DUBAI // The city came to a standstill last night as tens of thousands of people took to the streets to watch the inauguration of the Burj Khalifa. Natalia Mayoroua, an employee of Emaar, which built the tower. She will be working in the building's customer service section, said she felt proud to be involved with the new landmark.
"The baby is born we have been waiting for its birth and I hope it will grow and develop," she said. Rene Wernli, area manager for a logistic company, agreed. "It is excellent to be here, to be part of history," he said. "I have been living in Dubai for the last seven years and been seeing this city grow, and it is a great honour to see the completion of this project." Saif al Kitbi, a government employee said he was proud to be Emirati on such a day. "The completion of this project especially in such difficult financial conditions around the globe is a symbol of the powerfulness of life."
Several members of the public who were trying to secure entry to the event caused some chaos at the gate near the Dubai Mall water fountain. People were pushing each other to get in. The road from the first interchange of Sheikh Zayed Road to the Defence roundabout came to a standstill for several hours, and the traffic did not clear until 9.45pm. Dozens of cars were parked along several inner roads parallel to Sheikh Zayed Road as residents from all age groups took to the streets to see the fireworks. Residents of nearby neighbourhoods stood on balconies to take part in the celebrations.
Thousands of people swarmed around the Souk al Bahar in anticipation of the grand opening of the world's tallest structure. Families, tourists, residents and spectators had gathered around the mall as early as 10am to watch the 7.30pm opening. Stores, cafes and restaurants were on full alert awaiting the influx of spectators. "We have seen large crowds gather since 3pm," said Khalid al Marzooqi, an Emirati usher and co-ordinator at the event.
Haider Harbi, an Iraqi resident of Sharjah said he had planned to attend with his family. "We have co-ordinated our plans, and my sister, my brother, my wife and her family have all been here since 10am waiting to see the show." "I want to witness a historic event and hopefully see a show which will give Dubai its third Guinness record," he said. Restaurants and cafes were jam-packed at the souk. Many patrons who did not have bookings were turned away. Cafes had queues lining up from the counters.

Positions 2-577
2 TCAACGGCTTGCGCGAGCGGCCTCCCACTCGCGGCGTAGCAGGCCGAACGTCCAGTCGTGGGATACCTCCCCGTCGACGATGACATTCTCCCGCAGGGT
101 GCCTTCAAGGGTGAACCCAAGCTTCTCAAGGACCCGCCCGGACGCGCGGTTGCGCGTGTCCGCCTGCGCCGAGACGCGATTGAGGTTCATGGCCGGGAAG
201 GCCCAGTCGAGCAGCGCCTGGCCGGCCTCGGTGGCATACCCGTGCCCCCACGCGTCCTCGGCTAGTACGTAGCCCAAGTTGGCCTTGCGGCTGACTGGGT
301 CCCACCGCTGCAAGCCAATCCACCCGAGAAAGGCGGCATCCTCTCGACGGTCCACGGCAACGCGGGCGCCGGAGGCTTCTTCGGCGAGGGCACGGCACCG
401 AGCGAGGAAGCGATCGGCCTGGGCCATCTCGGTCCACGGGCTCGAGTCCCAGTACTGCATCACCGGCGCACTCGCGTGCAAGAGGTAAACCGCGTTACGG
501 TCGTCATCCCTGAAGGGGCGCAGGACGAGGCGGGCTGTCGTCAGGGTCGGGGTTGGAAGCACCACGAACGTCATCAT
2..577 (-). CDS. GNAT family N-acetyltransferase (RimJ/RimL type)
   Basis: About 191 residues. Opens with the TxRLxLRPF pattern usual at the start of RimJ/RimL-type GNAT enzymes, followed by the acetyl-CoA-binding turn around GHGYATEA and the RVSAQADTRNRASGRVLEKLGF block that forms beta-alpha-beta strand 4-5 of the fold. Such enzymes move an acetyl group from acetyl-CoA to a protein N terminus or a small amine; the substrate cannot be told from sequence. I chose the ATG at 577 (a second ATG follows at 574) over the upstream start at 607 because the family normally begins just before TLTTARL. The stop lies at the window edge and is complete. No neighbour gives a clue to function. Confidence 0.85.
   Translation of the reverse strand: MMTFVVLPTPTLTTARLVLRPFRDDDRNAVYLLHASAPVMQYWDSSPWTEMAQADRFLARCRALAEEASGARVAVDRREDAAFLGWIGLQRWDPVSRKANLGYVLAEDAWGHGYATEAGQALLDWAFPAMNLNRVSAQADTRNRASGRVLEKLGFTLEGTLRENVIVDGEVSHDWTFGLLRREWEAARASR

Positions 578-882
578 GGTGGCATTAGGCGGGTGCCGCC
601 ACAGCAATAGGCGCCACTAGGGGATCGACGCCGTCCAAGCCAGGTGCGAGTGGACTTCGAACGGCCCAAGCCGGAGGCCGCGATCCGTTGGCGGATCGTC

Izzat Ismail, a resident of the Old Town, said: "There are more people around today than I've ever seen since I moved in." At 7.30pm the buzz of anticipation was increasing as more people flooded in to watch the show. People were sitting on folding chairs, stairs or makeshift seats. "My family and my friends have all joined us here from Abu Dhabi," said Amin Abdel Aziz, a Jordanian accountant living in Dubai. "I first came to Dubai when it was being built in 2006, and to see it ready was a special occasion for me."
At 8pm, the crowds swelled in anticipation of the fireworks. "All our children were pushing us to see the opening. Kira and Michael are really excited after seeing the Atlantis hotel launch," said Steven Keyhoe, a British resident. His wife added: "We want to view the show and be part of the historic occasion." At 8.21pm the crowds got tighter as the fireworks started. "We were planing to visit Dubai for some time," said Nicholas D'Souza, a French tourist who came with his wife. "We were very lucky with our timing to see this event, especially that we are staying by it at the Manzil hotel."
At 8.26pm the water and light show began with a blast of water shooting up high above the crowd. People watching at the edge of the waterfront cheered as they were drenched in the spray from the fountain show. An Italian photography crew was excited. "This is great," Silvio Zio said. "We flew down from Rome to witness the event, and from every angle it is a success for us." At 8.33pm the fireworks turned night into day.
"This is like science fiction," said Hamid Hussein, a 14-year-old Bahraini tourist. "I cannot wait to visit the deck and see the top of the world." Rashid Rashid, an Emirati, expressed surprise at the number of spectators. "I came with my family expecting crowds, but the numbers of people and tourists really shocked me," he said. "We hope to be some of the first visitors to the Burj if we are lucky."
As the thousands swarmed to get a better view, police worked to keep proceedings under control. A small room at the sound and light control booth served as the operations room for Dubai Police. A handful of police officers co-ordinated the work of more than 1,000 policemen on the ground. "We have been preparing for this event for a long time back, and the entire place has been scanned several times in the last 48 hours. Each and every item which entered the venue has to be scanned and we will not allow any new items to arrive," said Lt Col Omar al Shamsi, the director of the command and control room at Dubai Police.
The whole security operation was very discreet. "We always do things very quietly because we do not want to spread panic among the public," said Col al Shamsi. Several special police teams, including snipers and a bomb squad, were deployed around the site. Most policemen were also ordered to wear civilian clothes to avoid transforming the areas to what police officers called a "military camp". Guests had to enter four different security gates before arriving to their seats and there were policemen stationed at the end of each seat row.